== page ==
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Discourse, war and terrorism [electronic resource] / edited by Adam Hodges, Chad Nilep.

Contributor(s): Hodges, Adam | Nilep, Chad.
Material type: TextTextSeries: Discourse approaches to politics, society and culture: v. 24.Publisher: Amsterdam ; Philadelphia : John Benjamins, c2007Description: 1 online resource (vi, 248 p.) : ill.ISBN: 9789027292681 (electronic bk.); 902729268X (electronic bk.).Uniform titles: Journal of language and politics. Subject(s): September 11 Terrorist Attacks, 2001 | War on Terrorism, 2001-2009 | Critical discourse analysis | HISTORY -- Modern -- 21st CenturyGenre/Form: Electronic books.Additional physical formats: Print version:: Discourse, war and terrorism.DDC classification: 909.83/1 Online resources: EBSCOhost
Contents:
Discourse, War and Terrorism; Editorial page; Title page; LCC data; Table of contents; Acknowledgements; Author affiliations; Introduction; "Emerging threats" and "coming dangers"; Enforcing justice, justifying force; The narrative construction of identity; Discourses of freedom; Arabs in the morning paper; Visual discourses of war; "Martyrs and terrorists, resistance and insurgency"; Between "us" and "them"; Discourse of war and terrorism in Serbia; "Fear of terror attack persists"; The politics of fear; Index; The series Discourse Approaches to Politics, Society and Culture.
Summary: Discourse since September 11, 2001 has constrained and shaped public discussion and debate surrounding terrorism worldwide. Social actors in the Americas, Europe, Asia, the Middle East and elsewhere employ the language of the "war on terror" to explain, react to, justify and understand a broad range of political, economic and social phenomena. Discourse, War and Terrorism explores the discursive production of identities, the shaping of ideologies, and the formation of collective understandings in response to 9/11 in the United States and around the world. At issue are how enemies are defined a.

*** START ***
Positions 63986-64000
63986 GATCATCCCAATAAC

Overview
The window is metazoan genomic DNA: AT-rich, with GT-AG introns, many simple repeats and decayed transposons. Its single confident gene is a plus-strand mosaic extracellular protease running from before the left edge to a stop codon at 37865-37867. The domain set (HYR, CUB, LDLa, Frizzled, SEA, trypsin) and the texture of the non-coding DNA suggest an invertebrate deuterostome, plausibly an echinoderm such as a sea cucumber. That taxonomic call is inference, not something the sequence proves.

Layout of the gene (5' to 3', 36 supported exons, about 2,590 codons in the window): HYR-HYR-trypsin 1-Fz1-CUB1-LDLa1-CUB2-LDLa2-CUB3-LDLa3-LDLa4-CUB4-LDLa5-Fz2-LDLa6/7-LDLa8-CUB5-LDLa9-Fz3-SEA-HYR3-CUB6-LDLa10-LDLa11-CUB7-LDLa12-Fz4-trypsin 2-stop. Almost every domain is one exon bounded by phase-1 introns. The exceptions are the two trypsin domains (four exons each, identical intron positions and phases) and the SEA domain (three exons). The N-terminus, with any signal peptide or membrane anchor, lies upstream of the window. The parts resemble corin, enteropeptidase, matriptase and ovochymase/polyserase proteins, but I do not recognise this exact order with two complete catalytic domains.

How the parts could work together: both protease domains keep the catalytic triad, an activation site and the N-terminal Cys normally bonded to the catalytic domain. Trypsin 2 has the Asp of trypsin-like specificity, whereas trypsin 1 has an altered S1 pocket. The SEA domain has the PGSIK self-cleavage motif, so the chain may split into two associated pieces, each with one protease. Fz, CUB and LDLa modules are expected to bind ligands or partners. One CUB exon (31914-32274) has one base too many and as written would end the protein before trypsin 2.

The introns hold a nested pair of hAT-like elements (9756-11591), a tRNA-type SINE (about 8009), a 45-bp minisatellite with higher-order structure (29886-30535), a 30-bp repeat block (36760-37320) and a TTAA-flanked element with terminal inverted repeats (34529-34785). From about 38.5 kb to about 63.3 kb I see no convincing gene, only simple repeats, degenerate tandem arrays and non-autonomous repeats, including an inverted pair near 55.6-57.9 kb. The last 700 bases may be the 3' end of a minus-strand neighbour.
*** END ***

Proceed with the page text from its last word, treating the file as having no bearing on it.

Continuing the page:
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Includes bibliographical references and index.

"The book series complements the Journal of Language and Politics, edited by Ruth Wodak and Paul Chilton"--P. [ii].

Discourse, War and Terrorism; Editorial page; Title page; LCC data; Table of contents; Acknowledgements; Author affiliations; Introduction; "Emerging threats" and "coming dangers"; Enforcing justice, justifying force; The narrative construction of identity; Discourses of freedom; Arabs in the morning paper; Visual discourses of war; "Martyrs and terrorists, resistance and insurgency"; Between "us" and "them"; Discourse of war and terrorism in Serbia; "Fear of terror attack persists"; The politics of fear; Index; The series Discourse Approaches to Politics, Society and Culture.

Discourse since September 11, 2001 has constrained and shaped public discussion and debate surrounding terrorism worldwide. Social actors in the Americas, Europe, Asia, the Middle East and elsewhere employ the language of the "war on terror" to explain, react to, justify and understand a broad range of political, economic and social phenomena. Discourse, War and Terrorism explores the discursive production of identities, the shaping of ideologies, and the formation of collective understandings in response to 9/11 in the United States and around the world. At issue are how enemies are defined a.

Description based on print version record.

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